Haven't written in a while. So figured I'd put a thinking piece to spur a dialogue.
Why is it so hard to predict disruption? I don't know, but it sure is easy to do monday morning quarterbacking about disruption, after it happened (this is an american phrase I like that refers to sunday night football games; it's easy to say what the quarterback had to do when it's monday morning, after the game was played the night before; nevermind, I probably got this wrong, as I'm not from the US).
So who would have said that search was going to be so important? In fact, who would have said in the early 80's that OS's were going to be so important... I'm sure IBM didn't, or they would have tried to keep it.
See, what's interesting is that when the game is being played, you think what counts is something else. Only to realize the next day that you missed something critical. IBM thought it was about the hardware. So they didn't mind not keeping the OS on the desktops (only to find years later they were paying attention to the wrong thing, the hardware got commoditized). And for a while, everyone thought/thinks it is about the OS, but maybe this is getting commoditized (isn't it about the web now?). Who knows... Netscape thought it was the server software, actually they had the whole stack, the server software, the destination site (netscape.com), and the browser on your desktop... but they made money out of server software, do you know what software is running these webpages you are reading (is it Php?)? Do you care?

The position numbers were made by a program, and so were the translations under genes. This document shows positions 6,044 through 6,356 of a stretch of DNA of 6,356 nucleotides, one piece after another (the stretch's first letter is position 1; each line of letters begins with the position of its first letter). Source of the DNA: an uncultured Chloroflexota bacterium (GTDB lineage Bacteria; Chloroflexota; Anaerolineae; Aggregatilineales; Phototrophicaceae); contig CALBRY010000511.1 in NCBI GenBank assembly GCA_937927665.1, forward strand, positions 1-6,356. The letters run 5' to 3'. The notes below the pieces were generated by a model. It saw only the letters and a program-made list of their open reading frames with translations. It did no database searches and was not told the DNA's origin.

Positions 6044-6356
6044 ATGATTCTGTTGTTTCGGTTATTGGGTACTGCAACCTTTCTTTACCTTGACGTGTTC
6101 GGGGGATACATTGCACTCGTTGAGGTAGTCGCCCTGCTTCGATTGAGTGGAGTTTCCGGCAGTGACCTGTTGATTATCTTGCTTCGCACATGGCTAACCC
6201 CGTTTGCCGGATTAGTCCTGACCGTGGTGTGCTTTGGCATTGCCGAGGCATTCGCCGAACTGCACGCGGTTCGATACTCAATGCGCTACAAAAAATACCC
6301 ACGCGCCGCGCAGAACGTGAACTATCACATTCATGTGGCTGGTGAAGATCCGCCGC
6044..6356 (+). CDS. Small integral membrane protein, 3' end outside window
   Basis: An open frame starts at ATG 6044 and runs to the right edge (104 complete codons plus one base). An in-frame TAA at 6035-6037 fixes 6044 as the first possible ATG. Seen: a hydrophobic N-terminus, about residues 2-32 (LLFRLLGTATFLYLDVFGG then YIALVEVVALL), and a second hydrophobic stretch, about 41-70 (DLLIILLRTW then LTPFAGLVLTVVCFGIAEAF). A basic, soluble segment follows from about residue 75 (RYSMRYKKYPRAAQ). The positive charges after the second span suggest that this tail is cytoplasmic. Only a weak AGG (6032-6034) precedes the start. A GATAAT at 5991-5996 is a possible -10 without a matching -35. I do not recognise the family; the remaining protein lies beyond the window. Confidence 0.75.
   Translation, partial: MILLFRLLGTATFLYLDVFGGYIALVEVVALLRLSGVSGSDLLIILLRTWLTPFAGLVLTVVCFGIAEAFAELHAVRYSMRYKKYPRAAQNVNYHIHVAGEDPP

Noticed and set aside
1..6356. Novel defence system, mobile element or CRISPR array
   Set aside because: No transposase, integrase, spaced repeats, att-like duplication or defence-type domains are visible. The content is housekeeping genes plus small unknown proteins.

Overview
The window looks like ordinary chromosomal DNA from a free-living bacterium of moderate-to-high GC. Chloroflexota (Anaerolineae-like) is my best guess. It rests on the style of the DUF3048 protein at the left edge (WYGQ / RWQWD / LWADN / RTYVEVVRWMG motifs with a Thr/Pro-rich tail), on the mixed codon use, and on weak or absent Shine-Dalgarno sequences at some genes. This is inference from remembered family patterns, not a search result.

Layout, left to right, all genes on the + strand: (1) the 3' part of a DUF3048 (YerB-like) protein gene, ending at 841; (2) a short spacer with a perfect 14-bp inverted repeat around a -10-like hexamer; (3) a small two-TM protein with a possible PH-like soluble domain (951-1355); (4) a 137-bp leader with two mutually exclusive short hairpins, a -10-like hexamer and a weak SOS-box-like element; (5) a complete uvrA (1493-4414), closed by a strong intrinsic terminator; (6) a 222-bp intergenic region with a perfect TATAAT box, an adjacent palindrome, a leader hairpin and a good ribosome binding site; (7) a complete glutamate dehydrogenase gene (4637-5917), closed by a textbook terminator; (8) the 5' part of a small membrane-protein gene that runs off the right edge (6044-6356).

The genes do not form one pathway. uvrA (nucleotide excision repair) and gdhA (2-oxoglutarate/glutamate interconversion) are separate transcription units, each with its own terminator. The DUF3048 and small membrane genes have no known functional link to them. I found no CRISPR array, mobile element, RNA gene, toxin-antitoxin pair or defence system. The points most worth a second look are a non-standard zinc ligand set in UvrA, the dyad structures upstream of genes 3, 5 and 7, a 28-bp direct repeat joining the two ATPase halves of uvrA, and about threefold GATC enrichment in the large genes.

I'm still confused how no one in the late 90's realized how bad search technology was and how big an opportunity it would become. I remember using search then and finding all kinds of horrible pages in the results, it was unusable, so you went to directories because that was the only reliable thing around. But the web got bigger, a lot bigger, and directories didn't scale to cover the entire web. So people stopped using directories and started using search. And now people stopped using bookmarks (when was the last time you bookmarked something), and rely on the search box.
Are we not noticing something as broken today? How come these things are so invisible in the present and so obvious after the fact? Does this post have a point? Kind of. Maybe not. Maybe this is just hard.
But when you are playing the game, you got to keep focused. And do the things that make sense, that make a difference to users, that create value. That, at least, makes sense to me. Just focus on that.